Tree Planting

Oral Answers to Questions — Environment, Food and Rural Affairs – in the House of Commons at 9:30 am on 29 January 2015.

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Photo of Andrew Jones Andrew Jones Conservative, Harrogate and Knaresborough 9:30, 29 January 2015

What estimate she has made of the number of trees planted during the present Parliament.

Photo of Dan Rogerson Dan Rogerson The Parliamentary Under-Secretary of State for Environment, Food and Rural Affairs

Although figures are not yet available for the current planting season, we estimate that since 2010 our rural development programme will have supported the planting of over 10 million trees through new woodland creation. At the same time, our Big Tree Plant project is set to meet its target of planting 1 million new trees in England’s urban areas.

Photo of Andrew Jones Andrew Jones Conservative, Harrogate and Knaresborough

Trees and woodland are a hugely important part of our landscape in Yorkshire, and I congratulate the Government on their work nationally to support tree planting. Locally too, many community groups in Harrogate and Knaresborough have planted thousands and thousands of trees. What steps are the Government taking to safeguard the health of trees from the threat of disease?

Photo of Dan Rogerson Dan Rogerson The Parliamentary Under-Secretary of State for Environment, Food and Rural Affairs

In April 2014 we published a tree health management plan alongside our plant biosecurity strategy, and we are implementing those, working closely with stakeholders. We take a risk-based approach to plant health and we have created a prioritised risk register to inform appropriate action against pests and diseases. For example, we have introduced movement restrictions or notification requirements for certain tree species, and we appointed a senior chief bio-health officer, Professor Nicola Spence.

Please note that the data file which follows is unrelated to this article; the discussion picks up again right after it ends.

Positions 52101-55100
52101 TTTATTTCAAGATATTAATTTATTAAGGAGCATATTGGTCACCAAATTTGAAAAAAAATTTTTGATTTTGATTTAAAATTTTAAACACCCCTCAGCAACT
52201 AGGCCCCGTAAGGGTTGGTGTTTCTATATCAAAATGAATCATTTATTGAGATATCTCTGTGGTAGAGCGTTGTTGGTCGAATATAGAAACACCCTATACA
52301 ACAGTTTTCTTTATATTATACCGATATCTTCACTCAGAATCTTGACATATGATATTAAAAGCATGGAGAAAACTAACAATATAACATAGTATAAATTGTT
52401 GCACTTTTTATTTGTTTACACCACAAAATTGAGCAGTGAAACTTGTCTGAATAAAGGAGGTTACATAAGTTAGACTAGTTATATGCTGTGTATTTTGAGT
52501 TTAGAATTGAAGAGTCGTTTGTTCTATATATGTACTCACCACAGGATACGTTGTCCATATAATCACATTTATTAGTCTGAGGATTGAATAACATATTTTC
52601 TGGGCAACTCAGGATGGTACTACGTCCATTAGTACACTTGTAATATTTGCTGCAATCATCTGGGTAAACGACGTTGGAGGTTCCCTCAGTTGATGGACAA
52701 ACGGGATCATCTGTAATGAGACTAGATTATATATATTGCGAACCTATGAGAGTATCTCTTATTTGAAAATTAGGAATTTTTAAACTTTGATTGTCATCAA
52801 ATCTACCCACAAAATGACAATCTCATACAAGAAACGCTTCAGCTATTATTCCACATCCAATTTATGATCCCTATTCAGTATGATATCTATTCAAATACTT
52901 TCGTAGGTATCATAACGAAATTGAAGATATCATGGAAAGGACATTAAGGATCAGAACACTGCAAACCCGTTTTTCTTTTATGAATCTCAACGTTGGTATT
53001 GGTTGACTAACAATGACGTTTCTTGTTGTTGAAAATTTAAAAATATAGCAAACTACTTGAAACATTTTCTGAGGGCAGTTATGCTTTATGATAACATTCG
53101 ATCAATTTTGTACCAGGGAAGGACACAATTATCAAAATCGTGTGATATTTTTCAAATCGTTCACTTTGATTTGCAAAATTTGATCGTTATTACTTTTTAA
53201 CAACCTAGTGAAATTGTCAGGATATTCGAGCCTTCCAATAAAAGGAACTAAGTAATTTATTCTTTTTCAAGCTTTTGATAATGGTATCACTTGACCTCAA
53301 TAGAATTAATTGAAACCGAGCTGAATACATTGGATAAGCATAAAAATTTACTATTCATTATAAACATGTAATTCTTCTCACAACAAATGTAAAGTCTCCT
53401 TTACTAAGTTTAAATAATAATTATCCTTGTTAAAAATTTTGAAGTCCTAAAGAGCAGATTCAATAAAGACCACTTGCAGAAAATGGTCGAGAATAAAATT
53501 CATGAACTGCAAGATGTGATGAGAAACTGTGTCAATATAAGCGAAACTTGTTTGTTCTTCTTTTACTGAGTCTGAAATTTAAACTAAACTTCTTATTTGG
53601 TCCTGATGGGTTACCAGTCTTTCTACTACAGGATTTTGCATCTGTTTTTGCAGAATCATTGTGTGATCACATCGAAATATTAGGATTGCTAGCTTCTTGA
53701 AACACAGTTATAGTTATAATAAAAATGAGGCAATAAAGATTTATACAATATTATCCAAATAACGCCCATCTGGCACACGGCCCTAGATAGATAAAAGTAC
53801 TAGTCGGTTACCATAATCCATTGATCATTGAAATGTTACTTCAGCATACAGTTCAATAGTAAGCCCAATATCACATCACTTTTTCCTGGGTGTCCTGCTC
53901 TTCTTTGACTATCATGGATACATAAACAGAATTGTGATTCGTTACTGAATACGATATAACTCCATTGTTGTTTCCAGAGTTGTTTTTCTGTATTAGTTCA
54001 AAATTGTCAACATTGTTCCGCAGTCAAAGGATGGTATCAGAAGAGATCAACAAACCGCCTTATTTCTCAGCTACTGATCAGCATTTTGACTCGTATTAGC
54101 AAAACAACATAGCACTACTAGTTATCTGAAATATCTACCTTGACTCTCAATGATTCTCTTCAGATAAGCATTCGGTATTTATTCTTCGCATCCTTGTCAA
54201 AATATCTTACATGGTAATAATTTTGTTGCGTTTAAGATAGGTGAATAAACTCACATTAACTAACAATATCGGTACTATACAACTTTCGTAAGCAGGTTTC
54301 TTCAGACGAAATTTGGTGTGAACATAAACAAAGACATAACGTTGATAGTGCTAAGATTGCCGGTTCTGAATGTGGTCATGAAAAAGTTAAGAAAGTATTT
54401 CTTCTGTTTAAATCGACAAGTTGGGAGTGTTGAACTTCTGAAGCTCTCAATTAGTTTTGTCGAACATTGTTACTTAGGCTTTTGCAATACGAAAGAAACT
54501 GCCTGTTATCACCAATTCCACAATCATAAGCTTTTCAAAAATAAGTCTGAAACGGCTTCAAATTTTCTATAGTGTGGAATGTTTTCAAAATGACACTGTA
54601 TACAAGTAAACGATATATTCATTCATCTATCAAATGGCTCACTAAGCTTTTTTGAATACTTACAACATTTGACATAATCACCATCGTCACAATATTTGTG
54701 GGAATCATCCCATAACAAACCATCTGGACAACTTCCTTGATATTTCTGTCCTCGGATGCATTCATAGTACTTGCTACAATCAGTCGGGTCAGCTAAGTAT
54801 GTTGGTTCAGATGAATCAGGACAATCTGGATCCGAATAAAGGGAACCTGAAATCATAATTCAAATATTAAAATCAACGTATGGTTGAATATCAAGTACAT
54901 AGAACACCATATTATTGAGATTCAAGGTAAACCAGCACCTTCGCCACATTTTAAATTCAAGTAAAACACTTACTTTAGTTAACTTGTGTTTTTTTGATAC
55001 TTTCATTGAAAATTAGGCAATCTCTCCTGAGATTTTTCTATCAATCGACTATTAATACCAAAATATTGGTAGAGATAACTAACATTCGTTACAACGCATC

Photo of David Heath David Heath Liberal Democrat, Somerton and Frome

Planting trees has been one of the great success stories over the past few years, but simply planting trees is not enough. We must manage our woodland, find commercial uses for wood products, and make sure that our forests are available for a wide range of uses. Can the Minister reassure me that the report of the independent panel on forestry and the subsequent strategy developed within the Department are very much ongoing business, and that we will see many of those ideas put into practice over the coming years?

Photo of Dan Rogerson Dan Rogerson The Parliamentary Under-Secretary of State for Environment, Food and Rural Affairs

I take this opportunity to pay tribute to my hon. Friend for all the work he did in this area as Minister. Yesterday I met our stakeholder forum, which involves people from the commercial sector right the way through to local charity and voluntary groups. We can do much better on managing woodland in this country and we are taking the steps that will enable us to do that so that it can be more productive, better for biodiversity and better for local economies too, through initiatives such as Grown in Britain.